Froth in Small Caps
So what does this all mean? Well, it appears this is some froth in small caps.
Perhaps the most astounding chart I saw this week was one that Helene Meisler posted in her Saturday morning chart show on Twitter. It showed the 50-day MA vs the 200-day MA of the $RUT. I have recreated the chart below and included the full history of the Russell 2000 to provide context.
What is happening here is that the 50ma is more than 25% above the 200ma. And this is the 1st time in history that the 50ma has been this extended vs the 200ma. In fact, never before has it even exceeded 20%. So the current rally in $RUT is remarkable.
I also decided to look at a couple of other indices to see how stretched they were and what their historical charts looked like. First, let’s look at the $NDX.
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The $NDX has had some extreme historical readings as well. In 1999 it reached nearly 30, and in 2000, leading right up to the top, it exceeded 35. Then it went to hit its lowest extreme a little over a year later. But the current reading…not all that extreme. And in fact it topped out in September and has drifted lower since.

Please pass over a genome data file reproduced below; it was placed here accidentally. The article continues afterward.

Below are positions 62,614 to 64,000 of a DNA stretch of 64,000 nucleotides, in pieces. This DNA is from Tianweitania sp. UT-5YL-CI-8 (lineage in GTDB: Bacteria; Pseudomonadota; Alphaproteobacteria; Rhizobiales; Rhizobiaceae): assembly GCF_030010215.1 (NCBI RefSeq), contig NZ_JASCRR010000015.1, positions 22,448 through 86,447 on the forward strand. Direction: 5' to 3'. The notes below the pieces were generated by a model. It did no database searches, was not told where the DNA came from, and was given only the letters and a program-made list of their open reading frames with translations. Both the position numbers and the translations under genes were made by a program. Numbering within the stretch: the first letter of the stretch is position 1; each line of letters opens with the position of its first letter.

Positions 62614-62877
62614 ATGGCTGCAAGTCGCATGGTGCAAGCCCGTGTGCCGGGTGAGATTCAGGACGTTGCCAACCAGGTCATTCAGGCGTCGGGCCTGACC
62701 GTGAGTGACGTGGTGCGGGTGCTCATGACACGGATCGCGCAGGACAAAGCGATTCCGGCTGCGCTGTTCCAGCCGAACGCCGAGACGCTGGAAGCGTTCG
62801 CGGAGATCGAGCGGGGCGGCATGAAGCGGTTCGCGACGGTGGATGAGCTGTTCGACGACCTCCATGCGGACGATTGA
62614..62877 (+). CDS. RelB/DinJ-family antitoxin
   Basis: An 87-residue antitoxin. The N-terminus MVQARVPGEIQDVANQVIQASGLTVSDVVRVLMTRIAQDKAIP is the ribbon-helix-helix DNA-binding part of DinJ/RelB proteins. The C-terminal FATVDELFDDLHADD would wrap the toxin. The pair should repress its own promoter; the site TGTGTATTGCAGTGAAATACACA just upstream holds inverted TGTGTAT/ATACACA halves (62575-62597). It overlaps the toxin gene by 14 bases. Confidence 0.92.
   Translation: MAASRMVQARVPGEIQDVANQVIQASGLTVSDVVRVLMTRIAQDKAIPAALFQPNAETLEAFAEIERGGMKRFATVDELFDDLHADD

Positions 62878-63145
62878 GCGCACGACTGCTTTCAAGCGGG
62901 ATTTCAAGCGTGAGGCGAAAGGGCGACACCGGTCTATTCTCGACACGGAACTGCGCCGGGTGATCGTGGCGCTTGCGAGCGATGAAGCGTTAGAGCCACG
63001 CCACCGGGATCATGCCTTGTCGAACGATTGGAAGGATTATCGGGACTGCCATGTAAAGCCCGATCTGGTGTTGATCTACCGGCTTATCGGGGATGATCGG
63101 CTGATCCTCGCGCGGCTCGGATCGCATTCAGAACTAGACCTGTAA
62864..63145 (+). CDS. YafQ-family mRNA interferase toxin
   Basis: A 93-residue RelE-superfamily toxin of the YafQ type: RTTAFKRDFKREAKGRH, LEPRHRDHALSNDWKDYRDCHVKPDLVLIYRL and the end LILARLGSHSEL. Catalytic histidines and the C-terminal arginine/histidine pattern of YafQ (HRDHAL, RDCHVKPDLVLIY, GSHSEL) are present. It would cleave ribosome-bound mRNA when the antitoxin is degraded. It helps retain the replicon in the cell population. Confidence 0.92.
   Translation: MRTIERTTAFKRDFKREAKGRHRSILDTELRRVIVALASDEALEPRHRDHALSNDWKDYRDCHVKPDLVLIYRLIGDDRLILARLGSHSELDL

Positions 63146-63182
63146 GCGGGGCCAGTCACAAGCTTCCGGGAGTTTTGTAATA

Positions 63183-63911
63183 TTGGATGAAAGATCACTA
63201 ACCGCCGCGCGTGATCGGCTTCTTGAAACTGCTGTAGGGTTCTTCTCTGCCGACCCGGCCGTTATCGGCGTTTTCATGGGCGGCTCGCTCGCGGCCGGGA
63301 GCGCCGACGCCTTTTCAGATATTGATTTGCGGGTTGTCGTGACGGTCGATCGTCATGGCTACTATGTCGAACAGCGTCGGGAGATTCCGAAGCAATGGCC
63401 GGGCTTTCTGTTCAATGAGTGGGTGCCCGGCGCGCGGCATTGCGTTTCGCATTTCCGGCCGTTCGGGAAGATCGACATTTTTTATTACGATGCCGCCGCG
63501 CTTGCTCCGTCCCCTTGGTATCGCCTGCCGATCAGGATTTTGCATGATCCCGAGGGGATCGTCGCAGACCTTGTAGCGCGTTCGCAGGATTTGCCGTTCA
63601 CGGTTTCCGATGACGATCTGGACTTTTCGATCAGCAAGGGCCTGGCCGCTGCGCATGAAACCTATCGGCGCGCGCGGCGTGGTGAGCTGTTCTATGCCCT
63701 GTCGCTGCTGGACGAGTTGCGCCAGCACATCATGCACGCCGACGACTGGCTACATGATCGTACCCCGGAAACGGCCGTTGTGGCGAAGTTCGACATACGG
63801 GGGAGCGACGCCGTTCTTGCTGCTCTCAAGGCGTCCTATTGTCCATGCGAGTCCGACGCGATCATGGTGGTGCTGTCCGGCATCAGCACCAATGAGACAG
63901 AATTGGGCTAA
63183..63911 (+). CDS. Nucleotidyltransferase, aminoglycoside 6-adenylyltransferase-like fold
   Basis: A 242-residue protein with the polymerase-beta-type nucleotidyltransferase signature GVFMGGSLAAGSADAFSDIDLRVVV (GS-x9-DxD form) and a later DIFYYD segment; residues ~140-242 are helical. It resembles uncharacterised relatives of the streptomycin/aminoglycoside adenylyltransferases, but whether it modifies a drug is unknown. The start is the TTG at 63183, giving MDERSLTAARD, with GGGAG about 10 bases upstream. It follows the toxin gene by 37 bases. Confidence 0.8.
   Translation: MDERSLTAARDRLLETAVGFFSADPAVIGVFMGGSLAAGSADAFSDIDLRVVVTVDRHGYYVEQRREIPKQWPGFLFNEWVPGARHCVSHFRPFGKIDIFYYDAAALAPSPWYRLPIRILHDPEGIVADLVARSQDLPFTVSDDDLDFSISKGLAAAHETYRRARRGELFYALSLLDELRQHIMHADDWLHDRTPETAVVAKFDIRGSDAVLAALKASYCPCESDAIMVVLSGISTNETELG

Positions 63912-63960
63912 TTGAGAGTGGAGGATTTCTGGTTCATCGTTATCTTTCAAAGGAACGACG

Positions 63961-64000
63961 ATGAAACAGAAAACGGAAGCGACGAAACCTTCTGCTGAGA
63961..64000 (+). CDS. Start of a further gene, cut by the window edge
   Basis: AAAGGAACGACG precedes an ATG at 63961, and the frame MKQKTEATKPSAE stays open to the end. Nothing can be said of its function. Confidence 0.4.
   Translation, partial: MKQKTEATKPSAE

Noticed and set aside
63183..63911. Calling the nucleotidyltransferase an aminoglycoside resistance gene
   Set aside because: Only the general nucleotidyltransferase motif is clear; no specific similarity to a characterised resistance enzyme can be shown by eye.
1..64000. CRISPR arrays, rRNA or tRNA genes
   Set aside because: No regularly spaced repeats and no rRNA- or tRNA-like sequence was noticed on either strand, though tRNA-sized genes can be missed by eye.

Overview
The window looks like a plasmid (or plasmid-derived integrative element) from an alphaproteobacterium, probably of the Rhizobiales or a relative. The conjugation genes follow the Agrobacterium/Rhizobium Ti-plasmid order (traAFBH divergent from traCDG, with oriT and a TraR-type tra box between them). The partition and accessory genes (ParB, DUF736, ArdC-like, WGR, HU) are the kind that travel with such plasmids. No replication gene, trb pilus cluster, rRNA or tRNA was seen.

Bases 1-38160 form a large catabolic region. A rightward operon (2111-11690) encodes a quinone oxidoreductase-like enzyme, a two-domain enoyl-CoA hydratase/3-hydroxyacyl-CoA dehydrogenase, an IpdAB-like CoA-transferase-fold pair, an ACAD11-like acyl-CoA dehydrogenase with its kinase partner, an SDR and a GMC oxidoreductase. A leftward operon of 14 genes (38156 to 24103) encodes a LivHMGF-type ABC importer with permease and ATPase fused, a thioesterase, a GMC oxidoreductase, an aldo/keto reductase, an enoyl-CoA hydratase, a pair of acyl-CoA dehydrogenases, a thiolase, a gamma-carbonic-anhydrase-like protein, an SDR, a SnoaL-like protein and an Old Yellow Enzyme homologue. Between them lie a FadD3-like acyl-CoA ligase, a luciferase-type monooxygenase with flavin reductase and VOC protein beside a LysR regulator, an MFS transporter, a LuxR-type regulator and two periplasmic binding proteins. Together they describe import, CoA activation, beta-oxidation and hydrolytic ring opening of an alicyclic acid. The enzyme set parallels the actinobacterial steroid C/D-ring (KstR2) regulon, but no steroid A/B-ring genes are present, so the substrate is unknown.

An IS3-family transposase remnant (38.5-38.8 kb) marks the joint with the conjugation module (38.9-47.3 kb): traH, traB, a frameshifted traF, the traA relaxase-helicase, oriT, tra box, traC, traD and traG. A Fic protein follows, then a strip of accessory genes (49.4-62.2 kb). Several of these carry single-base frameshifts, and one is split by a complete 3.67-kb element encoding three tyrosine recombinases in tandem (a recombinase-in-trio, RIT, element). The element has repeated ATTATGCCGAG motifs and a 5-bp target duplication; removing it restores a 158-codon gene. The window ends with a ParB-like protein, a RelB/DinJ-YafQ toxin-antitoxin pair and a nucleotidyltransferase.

Lastly, let’s look at the $SPX. For this index I was able to go all the way back to 1929.
The current reading here is about 11. And as you can see, that is not terribly uncommon. There are a lot of peaks on the chart that exceeded 10. But it has not exceeded 20 since the 1930s. So neither $SPX nor $NDX appear to be all that stretched based on this metric.
So what does this all mean? Well, it appears this is some froth in small caps. This does not suggest that the momentum cannot continue or that $RUT or the rest of the market has to decline right away. But I would expect to see a reversion here at some point. There has been a lot of money pumped into the economy, and over the last few months, a big chunk of that has gone into smaller and less established companies.
In fact, it is not only less established companies, it is even shell companies that are seeing massive inflows. Take a look at this Tweet from Charlie Bilello that shows SPAC investment $$ growth:
There is a lot of investment capital out there, and an oversized chunk of it seems to be flowing into the most speculative assets. This is not a trading signal, but it is something that seems worth noting. The music is still playing, but when it stops it may be difficult finding a chair.
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